For her part, Sushma Swaraj insists, as recently as on 31 May, that there is no change in India’s policy towards Palestine; that India had never let down the Palestinian cause; and that it will continue to support it. Her ministry points out that New Delhi hosted Nabil Sa’ath, a special envoy of President Abbas, in November and earlier, in July, India had joined the BRICS (Brazil, Russia, India, China, South Africa) nations to vote for a Palestinian-drafted resolution on “Ensuring respect for international law in the occupied Palestinian territories, including East Jerusalem” in the UN Human Rights Council at Geneva.
A place in history
Modi looks set to reserve a place for himself in history by becoming the first Indian prime minister to set foot in Israel. And when that happens, he would only be following in the best traditions of continuity and change in India’s foreign policy; he would be carrying forward what Rao before him started.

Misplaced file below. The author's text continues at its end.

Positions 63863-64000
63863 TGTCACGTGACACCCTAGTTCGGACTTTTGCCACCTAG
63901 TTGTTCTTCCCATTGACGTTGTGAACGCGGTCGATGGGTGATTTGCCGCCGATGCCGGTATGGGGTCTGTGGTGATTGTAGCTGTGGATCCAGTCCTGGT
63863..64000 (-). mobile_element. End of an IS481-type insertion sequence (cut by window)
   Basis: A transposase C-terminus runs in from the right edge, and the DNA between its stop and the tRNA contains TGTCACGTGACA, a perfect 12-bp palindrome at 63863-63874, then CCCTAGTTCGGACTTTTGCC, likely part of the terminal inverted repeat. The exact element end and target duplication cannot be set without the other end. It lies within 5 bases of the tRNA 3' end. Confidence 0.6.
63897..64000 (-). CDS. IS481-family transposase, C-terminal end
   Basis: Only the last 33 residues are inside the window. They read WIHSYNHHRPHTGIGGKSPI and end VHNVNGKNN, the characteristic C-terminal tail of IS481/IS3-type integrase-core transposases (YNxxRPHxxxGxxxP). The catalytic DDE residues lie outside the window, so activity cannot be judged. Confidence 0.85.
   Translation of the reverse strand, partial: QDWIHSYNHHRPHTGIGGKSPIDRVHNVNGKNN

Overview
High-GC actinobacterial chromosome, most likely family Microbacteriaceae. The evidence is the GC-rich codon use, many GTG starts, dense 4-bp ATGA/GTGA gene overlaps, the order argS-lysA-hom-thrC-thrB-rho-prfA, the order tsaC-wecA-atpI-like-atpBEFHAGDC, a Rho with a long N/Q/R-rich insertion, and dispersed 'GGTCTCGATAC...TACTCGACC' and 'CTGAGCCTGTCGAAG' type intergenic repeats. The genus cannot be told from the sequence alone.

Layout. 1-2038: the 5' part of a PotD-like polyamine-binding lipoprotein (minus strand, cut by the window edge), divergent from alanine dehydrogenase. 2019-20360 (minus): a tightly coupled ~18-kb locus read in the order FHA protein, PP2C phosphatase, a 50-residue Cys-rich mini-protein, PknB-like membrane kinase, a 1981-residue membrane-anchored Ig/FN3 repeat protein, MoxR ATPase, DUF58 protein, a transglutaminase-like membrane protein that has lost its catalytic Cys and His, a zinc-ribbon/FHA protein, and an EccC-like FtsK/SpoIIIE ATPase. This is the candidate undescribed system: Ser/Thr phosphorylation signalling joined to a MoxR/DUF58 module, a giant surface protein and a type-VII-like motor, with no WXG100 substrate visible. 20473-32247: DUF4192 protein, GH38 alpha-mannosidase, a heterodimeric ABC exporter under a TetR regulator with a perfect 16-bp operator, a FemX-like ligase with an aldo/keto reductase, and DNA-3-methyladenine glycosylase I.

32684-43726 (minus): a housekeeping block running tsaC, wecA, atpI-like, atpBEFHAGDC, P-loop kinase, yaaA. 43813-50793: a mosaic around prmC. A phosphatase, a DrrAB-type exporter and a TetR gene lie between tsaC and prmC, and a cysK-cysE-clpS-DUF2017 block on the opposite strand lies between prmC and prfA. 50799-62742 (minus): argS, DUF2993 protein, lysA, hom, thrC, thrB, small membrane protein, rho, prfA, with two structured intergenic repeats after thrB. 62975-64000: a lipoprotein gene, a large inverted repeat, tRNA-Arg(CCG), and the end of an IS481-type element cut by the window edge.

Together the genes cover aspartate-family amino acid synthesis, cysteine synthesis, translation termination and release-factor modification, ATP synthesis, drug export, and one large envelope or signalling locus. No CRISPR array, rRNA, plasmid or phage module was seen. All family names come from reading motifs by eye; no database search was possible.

As Bharat Karnad, a research professor in national security studies at the New Delhi-based Centre for Policy Research tells Tehelka, “India–Israel relations have a potential that’s not yet been realised. For instance, in terms of Israel being used as a base for penetrating the European market. And, as I have argued for years, in terms of joint defence industrial complex with India producing conventional military hardware such as the Uzi submachine gun and Merkava tank for Indian and Israeli use and for export. I had written a paper some years ago that Uzi Landau, a former Israeli minister, showed great interest in.”
Yet, there are some others who wonder whether now is a good time, geopolitically, to engage Israel in a big way, especially when some countries in the Gulf and the Arab world are in a state of unprecedented flux. But, for now, Modi fans can be expected to wait in anticipation for a photograph of Modi at the Wailing Wall or a Modi selfie with Bibi.